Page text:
Dear Friends and Colleagues,
Zofia Nałkowska, one of the leading literary figures of interwar Poland is on the agenda in my conversation with translator and scholar, Ursula Phillips, on this month's edition of "Encounters with Polish Literature."
Nałkowska played a significant role in bringing the realist novel into the twentieth century, combining a sense of scientific observation with new concepts in psychology, and applying forms of the diary and reportage in her fiction. In some ways she prefigured Gombrowicz's idea of "form" in her examination of gender roles as rigid patterns in social life, and the writing of Bruno Schulz may never have surfaced, had Nałkowska not introduced his work to the publisher, Rój. Her writing addresses topics such as gender inequality in sexual life and in labor, abortion, the development of the newly independent Polish state between the wars, the problems of national minorities in Poland and throughout the world, war, and genocide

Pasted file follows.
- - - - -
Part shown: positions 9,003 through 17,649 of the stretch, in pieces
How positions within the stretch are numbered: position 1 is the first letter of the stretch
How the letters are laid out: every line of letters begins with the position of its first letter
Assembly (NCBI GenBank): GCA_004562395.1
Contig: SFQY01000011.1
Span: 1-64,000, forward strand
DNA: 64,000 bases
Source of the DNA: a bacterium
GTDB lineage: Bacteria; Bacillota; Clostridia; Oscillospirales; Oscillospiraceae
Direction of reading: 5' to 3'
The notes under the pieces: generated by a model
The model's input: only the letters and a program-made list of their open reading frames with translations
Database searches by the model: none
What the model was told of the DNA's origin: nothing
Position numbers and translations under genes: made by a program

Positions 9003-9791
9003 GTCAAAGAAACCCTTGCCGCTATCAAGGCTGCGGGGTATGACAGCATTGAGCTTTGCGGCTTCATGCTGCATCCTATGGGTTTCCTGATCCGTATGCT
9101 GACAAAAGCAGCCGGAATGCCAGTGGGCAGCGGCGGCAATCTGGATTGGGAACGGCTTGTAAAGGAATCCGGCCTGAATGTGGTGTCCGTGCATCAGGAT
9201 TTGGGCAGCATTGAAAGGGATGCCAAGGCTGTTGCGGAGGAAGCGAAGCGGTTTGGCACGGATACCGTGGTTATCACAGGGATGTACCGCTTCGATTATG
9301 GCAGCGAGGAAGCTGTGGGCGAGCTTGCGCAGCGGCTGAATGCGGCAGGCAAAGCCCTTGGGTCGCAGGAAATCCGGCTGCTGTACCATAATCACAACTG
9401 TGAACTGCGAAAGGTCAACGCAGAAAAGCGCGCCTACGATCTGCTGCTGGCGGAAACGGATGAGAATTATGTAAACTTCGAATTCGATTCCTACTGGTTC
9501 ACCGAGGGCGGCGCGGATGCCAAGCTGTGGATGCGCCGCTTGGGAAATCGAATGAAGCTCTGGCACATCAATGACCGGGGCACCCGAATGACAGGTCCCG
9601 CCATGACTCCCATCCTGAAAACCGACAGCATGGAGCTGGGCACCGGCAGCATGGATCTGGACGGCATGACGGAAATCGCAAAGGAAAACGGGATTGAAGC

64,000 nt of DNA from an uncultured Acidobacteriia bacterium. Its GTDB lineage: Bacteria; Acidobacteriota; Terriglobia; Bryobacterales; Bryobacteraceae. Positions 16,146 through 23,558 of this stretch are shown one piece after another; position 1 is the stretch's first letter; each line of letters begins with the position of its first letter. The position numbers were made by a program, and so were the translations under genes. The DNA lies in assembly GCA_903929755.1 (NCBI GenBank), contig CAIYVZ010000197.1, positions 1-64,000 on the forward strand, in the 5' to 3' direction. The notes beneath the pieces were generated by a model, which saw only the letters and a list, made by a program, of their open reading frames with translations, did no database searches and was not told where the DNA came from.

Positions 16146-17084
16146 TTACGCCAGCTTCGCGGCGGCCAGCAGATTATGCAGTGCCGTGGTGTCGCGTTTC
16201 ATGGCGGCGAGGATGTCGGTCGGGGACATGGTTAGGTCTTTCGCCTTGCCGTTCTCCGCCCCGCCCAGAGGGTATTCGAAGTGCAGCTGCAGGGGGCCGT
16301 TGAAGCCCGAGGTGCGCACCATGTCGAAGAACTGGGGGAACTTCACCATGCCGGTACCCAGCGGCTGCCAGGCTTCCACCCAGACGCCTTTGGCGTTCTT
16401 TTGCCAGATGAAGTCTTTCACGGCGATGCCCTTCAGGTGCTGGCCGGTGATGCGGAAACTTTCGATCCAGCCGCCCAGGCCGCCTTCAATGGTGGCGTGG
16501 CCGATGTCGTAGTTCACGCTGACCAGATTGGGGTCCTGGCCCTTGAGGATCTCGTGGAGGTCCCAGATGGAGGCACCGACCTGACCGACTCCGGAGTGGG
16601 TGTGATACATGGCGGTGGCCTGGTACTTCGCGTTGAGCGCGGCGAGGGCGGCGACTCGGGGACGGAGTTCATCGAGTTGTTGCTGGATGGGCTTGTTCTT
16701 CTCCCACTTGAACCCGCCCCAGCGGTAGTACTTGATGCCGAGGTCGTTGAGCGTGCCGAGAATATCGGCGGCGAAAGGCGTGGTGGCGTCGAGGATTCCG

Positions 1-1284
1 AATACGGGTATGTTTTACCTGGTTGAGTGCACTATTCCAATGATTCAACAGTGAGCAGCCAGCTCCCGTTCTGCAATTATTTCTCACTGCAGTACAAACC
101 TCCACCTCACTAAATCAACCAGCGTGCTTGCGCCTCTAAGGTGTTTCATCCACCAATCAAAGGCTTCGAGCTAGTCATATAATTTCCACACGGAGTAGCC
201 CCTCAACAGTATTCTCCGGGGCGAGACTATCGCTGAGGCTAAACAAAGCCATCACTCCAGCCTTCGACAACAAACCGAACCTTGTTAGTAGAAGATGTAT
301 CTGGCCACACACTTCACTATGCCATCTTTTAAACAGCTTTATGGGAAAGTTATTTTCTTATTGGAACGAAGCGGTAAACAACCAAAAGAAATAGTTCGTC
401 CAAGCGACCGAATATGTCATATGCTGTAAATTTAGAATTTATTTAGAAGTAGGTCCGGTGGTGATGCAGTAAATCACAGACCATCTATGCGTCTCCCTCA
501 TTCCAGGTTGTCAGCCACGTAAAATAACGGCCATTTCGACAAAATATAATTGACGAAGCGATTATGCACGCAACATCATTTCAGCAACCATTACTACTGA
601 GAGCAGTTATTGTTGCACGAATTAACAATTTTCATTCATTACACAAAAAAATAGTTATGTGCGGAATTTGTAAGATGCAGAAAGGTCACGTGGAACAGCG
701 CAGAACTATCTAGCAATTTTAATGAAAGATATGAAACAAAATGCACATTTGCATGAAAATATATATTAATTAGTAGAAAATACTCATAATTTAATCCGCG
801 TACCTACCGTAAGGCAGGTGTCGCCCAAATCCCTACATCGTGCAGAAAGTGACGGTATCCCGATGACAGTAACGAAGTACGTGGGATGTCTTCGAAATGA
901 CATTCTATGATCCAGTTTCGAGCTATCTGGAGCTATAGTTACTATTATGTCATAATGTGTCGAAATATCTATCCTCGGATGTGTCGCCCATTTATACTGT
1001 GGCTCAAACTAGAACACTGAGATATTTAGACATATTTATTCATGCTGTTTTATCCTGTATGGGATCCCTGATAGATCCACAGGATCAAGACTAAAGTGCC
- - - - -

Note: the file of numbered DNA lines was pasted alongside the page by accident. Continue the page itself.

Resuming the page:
We are very fortunate to have four of her prose works in print in modern translations, which you can find linked in the bibliography along with a selection of background readings in English, and an introduction and link to the full episode at:
or go directly to the video at: